Rivers from Weezer taken moments before being detained by an officer of the law

As a photographer who is very familiar with touring, what are the do’s and don’ts photographers looking to begin touring should be aware of?

DO be respectful of other photographers in the pit. This can be hard sometimes when a pit is jammed to capacity. I have definitely had my oops moments like staying in one “golden” spot for too long in a crowded photo pit, or getting in people’s way. It is bound to happen, but try to be courteous of everyone around you, BUT STILL GET THE SHOT OKAY?

DON’T be afraid to introduce yourself to other photographers. We aren’t enemies, we aren’t after each other’s job (though some photographers may act that way). DO drink plenty of water. Especially if you are working Warped Tour. I learned this the hard way and this past summer, soda and iced tea caught up to me and I had a kidney stone while in New Orleans at Warped. What a day that was….made it back from the ER to shoot the band ?

Kellin Quinn of Sleeping With Sirens on Warped Tour

Over the past few years, the amount of photographers in the music industry has been on the incline. Do you ever try and separate yourself from the group to stand out or is it something you try not to think about?

I have noticed the incline and welcome it openly! The more creatives that are emerging, the greater the content the world has to see. Even if there is someone with an Instagram account using their iPhone, they are still providing unique content for the world to see and share. I’m totally into it. Now as for separating myself from it, I try to do my own thing honestly. I feel my editing is a bit different from everyone else who are all about certain presets or color tones. Now, not saying I haven’t used any of those because absolutely I have, but I edit each photo individually to make the end product what I envisioned before the photo was even taken. You won’t go to my site or IG and see a consistent color tone or consistent anything for that matter, honestly.

Brooks and coffee in New York City

As a photographer who is very active on his social media accounts, what importance do you feel social media websites such as Twitter, Facebook and Instagram hold in your career and the career of photographers around the world?

Social media is extremely important for photographers, their careers, and even our clients. I’m not much a Twitter guy, but I do work the bands. Social media provides an immense platform for artists like myself to display the work created and to share images of things not many people get to experience from their small town. Being able to follow fellow photographers is one of my favorite parts of social media. Not only do I get to watch them grow as photographers, but I get to view a whole new world of inspiration by just searching these social platforms.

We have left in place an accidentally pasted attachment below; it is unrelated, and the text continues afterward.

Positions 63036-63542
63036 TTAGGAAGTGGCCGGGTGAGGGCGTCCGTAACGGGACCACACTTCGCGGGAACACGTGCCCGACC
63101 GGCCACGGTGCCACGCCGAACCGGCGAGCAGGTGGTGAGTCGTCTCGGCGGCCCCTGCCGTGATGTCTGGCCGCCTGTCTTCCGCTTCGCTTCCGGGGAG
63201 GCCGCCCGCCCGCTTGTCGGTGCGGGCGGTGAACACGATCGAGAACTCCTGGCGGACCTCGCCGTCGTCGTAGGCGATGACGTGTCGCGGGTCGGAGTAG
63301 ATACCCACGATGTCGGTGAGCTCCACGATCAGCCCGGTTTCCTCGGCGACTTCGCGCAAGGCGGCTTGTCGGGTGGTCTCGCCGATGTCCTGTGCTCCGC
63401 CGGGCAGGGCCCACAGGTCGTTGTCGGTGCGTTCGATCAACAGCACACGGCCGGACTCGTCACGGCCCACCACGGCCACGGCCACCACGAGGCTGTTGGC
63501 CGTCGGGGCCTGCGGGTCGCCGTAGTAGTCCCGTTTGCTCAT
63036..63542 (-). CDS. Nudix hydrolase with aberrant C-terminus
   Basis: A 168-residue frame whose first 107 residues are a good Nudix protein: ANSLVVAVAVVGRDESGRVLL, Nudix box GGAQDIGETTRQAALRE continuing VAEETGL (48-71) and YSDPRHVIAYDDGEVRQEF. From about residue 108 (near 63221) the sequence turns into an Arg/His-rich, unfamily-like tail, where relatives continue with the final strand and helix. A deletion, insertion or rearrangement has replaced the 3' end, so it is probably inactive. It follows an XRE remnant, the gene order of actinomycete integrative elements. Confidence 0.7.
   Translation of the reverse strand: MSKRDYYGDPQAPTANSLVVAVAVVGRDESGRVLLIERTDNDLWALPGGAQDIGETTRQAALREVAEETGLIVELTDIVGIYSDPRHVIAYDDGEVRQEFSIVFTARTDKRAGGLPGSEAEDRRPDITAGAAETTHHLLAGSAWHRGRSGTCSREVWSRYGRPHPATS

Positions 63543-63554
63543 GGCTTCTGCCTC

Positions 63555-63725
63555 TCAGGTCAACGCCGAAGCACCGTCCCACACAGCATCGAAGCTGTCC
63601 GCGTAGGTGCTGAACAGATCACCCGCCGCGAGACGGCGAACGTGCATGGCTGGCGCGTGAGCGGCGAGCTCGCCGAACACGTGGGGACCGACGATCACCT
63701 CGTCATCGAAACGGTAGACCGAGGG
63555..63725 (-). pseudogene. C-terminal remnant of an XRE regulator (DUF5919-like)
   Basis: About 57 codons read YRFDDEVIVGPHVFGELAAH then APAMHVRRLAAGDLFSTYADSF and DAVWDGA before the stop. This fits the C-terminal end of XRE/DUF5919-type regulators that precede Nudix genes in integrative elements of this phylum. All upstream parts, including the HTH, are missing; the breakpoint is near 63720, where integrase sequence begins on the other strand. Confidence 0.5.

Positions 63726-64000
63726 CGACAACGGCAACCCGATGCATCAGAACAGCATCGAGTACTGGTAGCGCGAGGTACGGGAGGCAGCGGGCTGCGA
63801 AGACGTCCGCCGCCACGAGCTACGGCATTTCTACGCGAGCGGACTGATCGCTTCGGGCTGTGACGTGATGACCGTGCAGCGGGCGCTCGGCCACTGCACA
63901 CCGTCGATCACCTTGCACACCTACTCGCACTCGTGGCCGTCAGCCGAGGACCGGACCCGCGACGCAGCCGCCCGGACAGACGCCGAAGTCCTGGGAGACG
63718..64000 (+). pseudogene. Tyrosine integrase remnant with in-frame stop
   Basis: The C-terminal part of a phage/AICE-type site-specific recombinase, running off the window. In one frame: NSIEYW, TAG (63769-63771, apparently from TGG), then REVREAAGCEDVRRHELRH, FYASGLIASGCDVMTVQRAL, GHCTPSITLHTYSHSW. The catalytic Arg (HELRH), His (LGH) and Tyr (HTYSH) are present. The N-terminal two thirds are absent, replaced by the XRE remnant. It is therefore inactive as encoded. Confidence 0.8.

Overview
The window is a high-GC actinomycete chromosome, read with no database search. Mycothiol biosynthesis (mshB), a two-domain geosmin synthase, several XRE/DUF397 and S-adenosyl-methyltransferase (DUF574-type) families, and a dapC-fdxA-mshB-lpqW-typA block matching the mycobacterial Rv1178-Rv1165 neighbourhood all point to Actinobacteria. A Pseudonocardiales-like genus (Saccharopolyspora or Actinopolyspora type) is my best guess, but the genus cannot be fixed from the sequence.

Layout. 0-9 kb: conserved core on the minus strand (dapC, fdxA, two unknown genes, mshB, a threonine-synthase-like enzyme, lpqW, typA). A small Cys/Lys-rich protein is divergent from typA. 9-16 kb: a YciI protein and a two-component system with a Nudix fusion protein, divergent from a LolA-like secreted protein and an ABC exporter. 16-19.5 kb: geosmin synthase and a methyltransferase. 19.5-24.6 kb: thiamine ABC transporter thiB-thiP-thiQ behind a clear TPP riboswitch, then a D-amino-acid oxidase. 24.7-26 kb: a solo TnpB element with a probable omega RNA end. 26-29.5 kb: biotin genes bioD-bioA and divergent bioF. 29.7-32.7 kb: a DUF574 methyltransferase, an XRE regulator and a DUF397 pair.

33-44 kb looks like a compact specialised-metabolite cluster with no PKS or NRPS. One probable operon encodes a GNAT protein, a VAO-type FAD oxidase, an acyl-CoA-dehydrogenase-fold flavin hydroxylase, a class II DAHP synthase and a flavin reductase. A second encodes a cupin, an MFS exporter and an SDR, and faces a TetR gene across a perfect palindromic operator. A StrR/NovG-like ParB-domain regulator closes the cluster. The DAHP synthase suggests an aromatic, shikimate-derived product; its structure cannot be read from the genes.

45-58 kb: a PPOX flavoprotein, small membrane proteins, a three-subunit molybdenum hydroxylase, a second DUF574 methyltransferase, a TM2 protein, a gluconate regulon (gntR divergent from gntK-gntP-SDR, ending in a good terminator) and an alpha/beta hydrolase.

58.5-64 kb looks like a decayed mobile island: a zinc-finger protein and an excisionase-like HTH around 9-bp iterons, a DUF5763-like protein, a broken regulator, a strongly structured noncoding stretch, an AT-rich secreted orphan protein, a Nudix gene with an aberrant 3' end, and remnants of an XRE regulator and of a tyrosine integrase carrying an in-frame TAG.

One of my favorite photographers is Josiah Van Dien who is out with Shawn Mendez. I first started following him when he was working for a band called We The Kings and I was able to become friends with him one summer on Warped when I first started working for Mayday Parade. Not only is he an incredible photographer, but an even more incredible human. I get inspired by other photographers jumping genres and music styles, like Josiah. Being able to see how an artist brings out the best of photographers is exciting and rewarding for both parties involved.

John of The Maine

What is the best advice you would give to a young aspiring photographer who is looking to start building a portfolio?

Keep pushing your comfort levels, you never know what can come of it. Study other photographers, notice the things that set them apart from other photographers. If you are trying to get into music photography, start out by going to your local venues and trying to shoot the local bands. It never hurts to introduce yourself to these people along with giving them a card with your info on it. You never know who you’ll meet.

Focus on quality not quantity for portfolios. I remember hearing in college that a good portfolio can be shown with no more than 10 images. I think that is absolutely absurd, but it’s true. An artist can show their talent in hundreds of works, but someone looking to hire you does not want to see hundreds. Websites are a different story of course, load that bitch up!

The Maine post-Warped set

Keep your eyes peeled for the second part of our interview with Mike in our brand new issue out next month!

Stay connected with Mike: Website // Instagram  // Facebook

Interview by Rachael Dowd

Photo of Mike by Lupe Bustos